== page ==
Our relentless focus on "What works?" has rewarded programs designed to yield short-term bumps in test scores while distracting attention from more fundamental and complex efforts.
Social and emotional learning could push us to view children as trauma victims and teachers as therapists, according to Fordham's Robert Pondiscio.
SEL is sensible in its own right and a healthy corrective to some of the excesses of the No Child Left Behind era. But I've spent lots of years watching good ideas go south.
After teaching in New Orleans and working for Teach For America, Aimée Eubanks Davis founded her own program to help first-generation college students prepare for careers after graduation.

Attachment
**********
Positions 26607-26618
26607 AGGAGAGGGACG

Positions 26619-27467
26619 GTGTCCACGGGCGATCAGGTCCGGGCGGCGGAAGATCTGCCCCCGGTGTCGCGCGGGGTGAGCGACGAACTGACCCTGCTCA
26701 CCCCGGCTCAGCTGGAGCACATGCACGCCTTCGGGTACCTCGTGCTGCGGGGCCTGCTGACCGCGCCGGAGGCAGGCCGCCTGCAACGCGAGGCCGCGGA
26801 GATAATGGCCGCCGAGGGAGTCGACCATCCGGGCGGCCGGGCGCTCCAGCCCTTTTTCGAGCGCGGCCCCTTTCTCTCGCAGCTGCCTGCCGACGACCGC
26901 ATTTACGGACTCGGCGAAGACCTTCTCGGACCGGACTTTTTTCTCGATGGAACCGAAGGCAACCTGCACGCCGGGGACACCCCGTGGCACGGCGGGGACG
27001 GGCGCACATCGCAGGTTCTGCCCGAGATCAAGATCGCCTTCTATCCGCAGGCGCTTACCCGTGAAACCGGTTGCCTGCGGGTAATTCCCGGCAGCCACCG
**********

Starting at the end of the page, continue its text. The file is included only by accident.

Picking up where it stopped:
Since 1998, the number of U.S. media mentions for career and technical education has increased more than a hundredfold.
My Tech High partners with innovative public school districts to offer tuition-free, home-centered education programs to 5,000 students, primarily in Utah.
On occasion, policymakers have won through on once-unpopular proposals. But this requires diligence, constancy, and principle—traits the Trump administration seems to lack.
Lynette Guastaferro is the CEO of Teaching Matters, which currently serves 237 urban schools. I recently talked with Lynette about the subsidiary program Early Reading Matters and efforts to improve how we teach reading skills.
The felonious conduct in the college admissions scandal is distinctly different from good parents trying to help their kids.
Maybe elite colleges should democratize opportunity and switch to lottery admissions. Here are seven questions and answers about how it would work.